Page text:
Like I mentioned yesterday, I got the amazing opportunity to run the Army Ten Miler on Sunday (one of the women in my small group hadn’t trained and was giving away her bib). I was so excited to experience one of the races on my bucket list and one of the biggest races in our area (close to 30K runners, I think?).
To be honest, I’ve had a hard time with racing this year – of the six races I signed up for from the beginning of the year till now, I DNS/DNFed (did not start, did not finish) ALL of them for one reason or another. Sometimes I was injured, sometimes the weather looked bad – but mostly I just didn’t feel like racing this year. Yet I knew this race would be different – I was better trained, I wasn’t planning to all-out race, and I knew my small group would want to know how the race went. #accountability
Transportation – The race starts at the Pentagon, so metro is an easy option for transportation if available. I don’t live near a metro station, so I was considering taking a bus to the Pentagon, but then I realized that buses were being diverted due to road closures. I ended up taking an uber to Pentagon City and walking about 10 minutes to the staging area. The traffic was pretty bad, so I would highly recommend adding about 20 minutes to your usual travel time (my 10 min ride took about 35 min).
Pre-Race – This was by far the smoothest pre-race experience I’ve had at a big race – there were plenty of port-o-potties at the staging area and near the corrals, bag check area was well-organized with no lines, and corral colors were marked by big balloon columns. Waves were sent about 5 minutes apart to prevent crowding. I arrived a little late and ended up running with a later wave, but I think the waves all started on time and I didn’t have to wait long in my corral at all.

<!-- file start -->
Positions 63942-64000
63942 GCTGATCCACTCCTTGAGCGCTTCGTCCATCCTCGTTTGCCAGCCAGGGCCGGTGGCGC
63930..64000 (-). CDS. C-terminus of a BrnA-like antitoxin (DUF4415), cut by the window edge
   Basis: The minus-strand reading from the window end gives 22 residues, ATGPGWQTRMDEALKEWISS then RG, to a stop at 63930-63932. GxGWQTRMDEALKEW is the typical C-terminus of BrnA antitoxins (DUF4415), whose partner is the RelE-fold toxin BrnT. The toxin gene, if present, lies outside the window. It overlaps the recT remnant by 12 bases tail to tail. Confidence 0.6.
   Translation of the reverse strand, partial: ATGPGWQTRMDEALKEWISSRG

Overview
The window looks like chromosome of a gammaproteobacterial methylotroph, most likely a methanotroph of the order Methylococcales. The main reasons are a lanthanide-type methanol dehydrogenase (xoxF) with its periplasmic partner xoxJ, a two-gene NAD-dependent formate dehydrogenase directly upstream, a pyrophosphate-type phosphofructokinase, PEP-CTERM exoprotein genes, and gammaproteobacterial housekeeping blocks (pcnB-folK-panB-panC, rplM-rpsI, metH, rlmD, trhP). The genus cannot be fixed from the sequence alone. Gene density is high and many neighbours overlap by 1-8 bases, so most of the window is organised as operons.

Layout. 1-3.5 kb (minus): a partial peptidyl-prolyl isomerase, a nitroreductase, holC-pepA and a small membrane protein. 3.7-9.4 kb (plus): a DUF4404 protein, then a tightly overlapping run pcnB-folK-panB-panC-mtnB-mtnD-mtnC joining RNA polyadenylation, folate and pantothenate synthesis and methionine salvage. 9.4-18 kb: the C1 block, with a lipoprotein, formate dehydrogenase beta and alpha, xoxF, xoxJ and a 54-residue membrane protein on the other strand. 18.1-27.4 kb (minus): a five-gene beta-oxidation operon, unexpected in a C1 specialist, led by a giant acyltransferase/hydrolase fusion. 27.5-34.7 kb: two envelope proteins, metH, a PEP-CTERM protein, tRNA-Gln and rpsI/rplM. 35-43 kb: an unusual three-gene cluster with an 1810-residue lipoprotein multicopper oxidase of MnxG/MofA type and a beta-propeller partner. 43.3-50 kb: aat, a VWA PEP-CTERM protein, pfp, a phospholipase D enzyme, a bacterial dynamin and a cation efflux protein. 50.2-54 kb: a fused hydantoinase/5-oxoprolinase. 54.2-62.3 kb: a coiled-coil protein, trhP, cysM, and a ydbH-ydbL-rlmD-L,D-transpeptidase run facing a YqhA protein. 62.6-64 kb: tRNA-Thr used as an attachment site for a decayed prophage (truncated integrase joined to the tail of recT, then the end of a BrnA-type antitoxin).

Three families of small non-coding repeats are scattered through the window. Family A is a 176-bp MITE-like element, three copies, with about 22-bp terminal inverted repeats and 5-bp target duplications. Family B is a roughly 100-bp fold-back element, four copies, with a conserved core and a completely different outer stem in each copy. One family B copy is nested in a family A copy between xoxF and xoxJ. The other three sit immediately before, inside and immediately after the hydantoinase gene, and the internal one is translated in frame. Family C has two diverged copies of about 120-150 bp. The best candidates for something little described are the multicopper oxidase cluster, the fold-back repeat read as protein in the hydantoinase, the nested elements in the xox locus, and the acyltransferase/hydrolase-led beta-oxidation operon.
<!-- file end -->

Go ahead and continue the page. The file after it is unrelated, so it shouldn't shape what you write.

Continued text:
Course Support – There are no headphones allowed on this course, so lots of people were running with a buddy or two to chat with. There were lots of spectators at the start and finish, and a few bands along the way, but other than that you’re running on the energy of the crowd around you :) Water/ Gatorade stations every two miles with plenty of cups.
Course/ Elevation – The race took place on concrete/asphalt roads around the Pentagon and National Mall and crossed two bridges. The race elevation chart is relatively flat, but the bridges have a little incline/decline to them (the 2nd bridge after mile 7 felt like a mountain at the time).Post-Race – The race organizers very thoughtfully didn’t place any water/ medals close to the finish line chute – you have to walk a little ways to get water/medal/ food box, which prevents a jam at the finish line. The finish line is about a 10-15 min walk from the start line (where the bag drop is), but they also ran shuttles between the two areas. Then you can take the metro back home, or walk over to Pentagon City and catch an uber or ride from a friend.
My Race/ Goals
I mentioned before that I knew I wasn’t going to be “racing” the race – I had done a couple of hard workouts in the days before and I also wanted to minimize recovery time after the race to continue to train for my half marathon. I decided to shoot for a “faster long run”, which meant about 10-10:30 pace miles, but my real goal was to enjoy the race experience again.